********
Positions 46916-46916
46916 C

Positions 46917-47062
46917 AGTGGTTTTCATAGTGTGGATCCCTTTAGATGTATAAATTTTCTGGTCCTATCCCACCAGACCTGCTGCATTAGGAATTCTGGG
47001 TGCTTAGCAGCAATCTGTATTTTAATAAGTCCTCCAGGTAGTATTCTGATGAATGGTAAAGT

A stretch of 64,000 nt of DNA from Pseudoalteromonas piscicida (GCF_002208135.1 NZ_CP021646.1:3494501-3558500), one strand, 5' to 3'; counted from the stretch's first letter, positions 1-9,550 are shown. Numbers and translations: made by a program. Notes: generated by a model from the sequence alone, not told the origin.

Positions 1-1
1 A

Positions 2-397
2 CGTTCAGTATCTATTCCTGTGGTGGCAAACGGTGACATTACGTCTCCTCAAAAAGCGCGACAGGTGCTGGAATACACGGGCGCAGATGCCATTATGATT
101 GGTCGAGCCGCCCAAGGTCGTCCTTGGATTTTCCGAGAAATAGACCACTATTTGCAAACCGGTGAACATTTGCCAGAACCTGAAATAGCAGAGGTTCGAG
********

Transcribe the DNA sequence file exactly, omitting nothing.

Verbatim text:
Positions 46916-46916
46916 C

Positions 46917-47062
46917 AGTGGTTTTCATAGTGTGGATCCCTTTAGATGTATAAATTTTCTGGTCCTATCCCACCAGACCTGCTGCATTAGGAATTCTGGG
47001 TGCTTAGCAGCAATCTGTATTTTAATAAGTCCTCCAGGTAGTATTCTGATGAATGGTAAAGT

A stretch of 64,000 nt of DNA from Pseudoalteromonas piscicida (GCF_002208135.1 NZ_CP021646.1:3494501-3558500), one strand, 5' to 3'; counted from the stretch's first letter, positions 1-9,550 are shown. Numbers and translations: made by a program. Notes: generated by a model from the sequence alone, not told the origin.

Positions 1-1
1 A

Positions 2-397
2 CGTTCAGTATCTATTCCTGTGGTGGCAAACGGTGACATTACGTCTCCTCAAAAAGCGCGACAGGTGCTGGAATACACGGGCGCAGATGCCATTATGATT
101 GGTCGAGCCGCCCAAGGTCGTCCTTGGATTTTCCGAGAAATAGACCACTATTTGCAAACCGGTGAACATTTGCCAGAACCTGAAATAGCAGAGGTTCGAG